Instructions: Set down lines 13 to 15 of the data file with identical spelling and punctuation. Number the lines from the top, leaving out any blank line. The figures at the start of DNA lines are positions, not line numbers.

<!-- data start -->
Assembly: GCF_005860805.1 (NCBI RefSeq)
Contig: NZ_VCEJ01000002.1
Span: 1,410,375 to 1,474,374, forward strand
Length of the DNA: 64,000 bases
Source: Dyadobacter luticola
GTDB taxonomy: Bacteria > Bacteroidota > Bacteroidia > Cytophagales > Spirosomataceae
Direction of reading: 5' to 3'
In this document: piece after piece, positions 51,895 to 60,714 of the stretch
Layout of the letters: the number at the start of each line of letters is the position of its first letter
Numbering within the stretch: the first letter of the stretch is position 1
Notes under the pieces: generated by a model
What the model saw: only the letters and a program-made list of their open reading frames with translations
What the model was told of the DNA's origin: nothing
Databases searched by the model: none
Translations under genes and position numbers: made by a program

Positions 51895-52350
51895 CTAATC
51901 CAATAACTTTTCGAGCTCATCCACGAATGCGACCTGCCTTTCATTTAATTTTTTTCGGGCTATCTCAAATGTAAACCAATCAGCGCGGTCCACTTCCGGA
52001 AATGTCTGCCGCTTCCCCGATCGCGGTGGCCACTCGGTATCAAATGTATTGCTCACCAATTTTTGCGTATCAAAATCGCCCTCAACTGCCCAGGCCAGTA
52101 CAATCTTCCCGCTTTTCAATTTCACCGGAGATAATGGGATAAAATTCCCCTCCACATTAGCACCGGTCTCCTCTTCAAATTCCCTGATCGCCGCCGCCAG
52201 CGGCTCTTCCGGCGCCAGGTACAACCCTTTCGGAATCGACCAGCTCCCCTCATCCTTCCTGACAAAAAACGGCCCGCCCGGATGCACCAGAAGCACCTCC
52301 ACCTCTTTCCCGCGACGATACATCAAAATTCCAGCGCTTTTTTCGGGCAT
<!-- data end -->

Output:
What the model was told of the DNA's origin: nothing
Databases searched by the model: none
Translations under genes and position numbers: made by a program